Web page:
Thursday, October 26, 2017

Introducing: An Uninvited Discipline

Spirituality is a messy business.  Historically, the "spiritual" disiciplines have been compacted into a list of activities sometimes accessibly only by people living in a convent or monastery.  Try finding silence or solitude when you are mother of young children; try to meditate any where but the drive home from work (and please don't close your eyes).  

I am not saying silence, solitude, meditation and other ancient practices are not worthy pursuits.  In fact, to find spaces for those and other such practices can prepare the way for others, but I think the wrong things can happen when we confine our spiritual discipline to places that the whole of our lives cannot enter.  Such confined practices can leave us to feel less connected to God when maybe He is crying out to us in alternative ways, in the corners of our lives that are noisier and cluttered.   Or maybe we end up compartmentalizing spiritual growth into spaces which we can control, because to allow our whole selves, our whole lives in on spiritual growth would require vulnerability or real sacrifice.

It is crucial to see the significance of our entire life as spiritual.  Because most of our lives are noisy and busy, we often cannot see the the spirituality of it.  Because we are distracted and self-centered, we don't want to bear the burden of discipline in certain areas.

So, I introduce to you the Uninvited Disciplines:  Grace, Suffering, Comfort, Discernment, Repentance and Forgiveness, Relationships and Aging.  We may not want to own our part of the discipline (Grace - isn't it all God?), or see the struggle inside the gift (Comfort) or want to suffer at all, even for the cause of God.   These disciplines will only stand as examples of others we are also avoiding, but the model will stand.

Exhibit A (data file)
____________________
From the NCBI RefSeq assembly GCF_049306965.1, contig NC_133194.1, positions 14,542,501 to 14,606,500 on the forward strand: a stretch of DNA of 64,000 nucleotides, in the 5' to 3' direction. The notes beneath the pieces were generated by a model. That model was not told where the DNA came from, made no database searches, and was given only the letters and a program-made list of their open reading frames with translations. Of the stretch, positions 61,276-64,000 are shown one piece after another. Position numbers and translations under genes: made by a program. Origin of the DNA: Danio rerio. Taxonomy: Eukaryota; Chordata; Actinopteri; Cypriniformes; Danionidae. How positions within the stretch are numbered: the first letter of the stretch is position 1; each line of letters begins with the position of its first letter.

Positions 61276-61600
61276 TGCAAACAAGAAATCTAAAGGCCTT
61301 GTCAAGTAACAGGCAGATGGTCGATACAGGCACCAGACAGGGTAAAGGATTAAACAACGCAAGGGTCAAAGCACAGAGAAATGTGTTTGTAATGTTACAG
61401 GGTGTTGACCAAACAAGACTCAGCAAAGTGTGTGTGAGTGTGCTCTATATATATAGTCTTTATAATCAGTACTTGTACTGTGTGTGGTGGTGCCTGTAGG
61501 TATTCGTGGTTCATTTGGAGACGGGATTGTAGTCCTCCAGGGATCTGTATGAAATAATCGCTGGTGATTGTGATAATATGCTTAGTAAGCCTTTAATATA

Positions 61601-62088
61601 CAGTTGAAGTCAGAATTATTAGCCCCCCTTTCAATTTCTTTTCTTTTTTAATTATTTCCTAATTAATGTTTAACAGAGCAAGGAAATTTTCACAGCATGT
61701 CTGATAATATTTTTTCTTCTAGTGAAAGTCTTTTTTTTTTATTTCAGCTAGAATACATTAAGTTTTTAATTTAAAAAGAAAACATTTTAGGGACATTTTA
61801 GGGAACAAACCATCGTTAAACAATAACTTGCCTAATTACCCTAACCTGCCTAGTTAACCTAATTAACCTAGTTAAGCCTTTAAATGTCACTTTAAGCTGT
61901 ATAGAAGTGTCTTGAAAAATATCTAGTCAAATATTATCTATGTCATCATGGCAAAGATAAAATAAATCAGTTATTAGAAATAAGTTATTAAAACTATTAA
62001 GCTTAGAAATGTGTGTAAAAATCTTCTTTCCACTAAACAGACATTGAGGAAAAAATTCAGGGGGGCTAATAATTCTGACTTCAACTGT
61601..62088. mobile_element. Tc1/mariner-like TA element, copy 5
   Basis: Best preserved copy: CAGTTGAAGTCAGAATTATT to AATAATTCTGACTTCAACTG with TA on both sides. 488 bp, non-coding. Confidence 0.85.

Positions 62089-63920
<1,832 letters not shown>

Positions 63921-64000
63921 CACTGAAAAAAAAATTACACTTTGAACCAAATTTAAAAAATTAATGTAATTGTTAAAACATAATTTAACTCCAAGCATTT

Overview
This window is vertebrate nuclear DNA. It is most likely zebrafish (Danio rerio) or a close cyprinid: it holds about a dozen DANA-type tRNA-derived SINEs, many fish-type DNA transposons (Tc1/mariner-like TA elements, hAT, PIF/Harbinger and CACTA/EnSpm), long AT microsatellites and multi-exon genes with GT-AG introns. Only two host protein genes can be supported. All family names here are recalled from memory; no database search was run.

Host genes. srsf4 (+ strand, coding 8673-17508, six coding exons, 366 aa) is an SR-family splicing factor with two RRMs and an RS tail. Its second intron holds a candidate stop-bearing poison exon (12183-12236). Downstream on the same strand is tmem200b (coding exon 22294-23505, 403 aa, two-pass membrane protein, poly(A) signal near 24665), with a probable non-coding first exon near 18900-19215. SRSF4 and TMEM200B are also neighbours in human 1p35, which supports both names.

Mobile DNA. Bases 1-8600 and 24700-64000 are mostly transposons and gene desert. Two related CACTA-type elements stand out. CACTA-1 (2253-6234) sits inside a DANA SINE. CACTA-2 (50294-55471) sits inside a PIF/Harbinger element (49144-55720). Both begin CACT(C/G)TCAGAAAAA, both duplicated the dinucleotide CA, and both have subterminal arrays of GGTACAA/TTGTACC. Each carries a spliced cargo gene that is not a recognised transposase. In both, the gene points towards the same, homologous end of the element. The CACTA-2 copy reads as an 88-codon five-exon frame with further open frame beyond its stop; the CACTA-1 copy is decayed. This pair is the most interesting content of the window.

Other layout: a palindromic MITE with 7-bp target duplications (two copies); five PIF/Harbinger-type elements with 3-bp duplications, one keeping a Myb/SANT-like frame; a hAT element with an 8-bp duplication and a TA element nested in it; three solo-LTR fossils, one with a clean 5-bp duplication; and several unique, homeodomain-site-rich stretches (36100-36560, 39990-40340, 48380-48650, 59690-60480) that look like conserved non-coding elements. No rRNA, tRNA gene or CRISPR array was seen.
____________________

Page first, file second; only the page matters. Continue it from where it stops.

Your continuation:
Here is the perspective I want to take each time we face an uninvited discipline:  that at the center or heart of any discipline, we would look for God, seek God, desire God - no matter the outcome for us.  I believe our greatest failure in our usual spiritual pursuits is that we are at the center of any discipline we encounter.  Even as we look for answers, comfort, or correction, we are still at the center.  Thus, we are looking for our agenda to be satisfied, trying to command the discipline to meet our needs.  Sometimes that keeps us from the discomfort of the discipline God actually wants.  Sometimes that tact keeps us from God.

I challenge you to look into each discipline - either the ones I mention or any you are avoiding - and seek to see God, be with God and join with God in it.  Then you can move out with God in any change, if it comes.  Be like Shadrach, Meshach and Abednego as they went into the firey furnance:  they expected to be saved, yet held to their faith even if they were not.

 "If you throw us into the blazing furnace, then the God we serve is able to rescue us from it and release us from your power...but even if He does not, you can be sure we will not serve your gods and we will not worship the golden statue you erected."  Daniel 3:16-18

Spirituality is a messy business.

1 comment:

Kirsten said...

So beneficial especially as you explained the perspective of how we still are bent towards keeping ourselves as the center even in our spiritual walk, forgetting that even John the Baptist one of the greatest men to ever live said "He must increase but I must decrease." When it becomes all about Jesus and Christ is our center, only then is it win/win.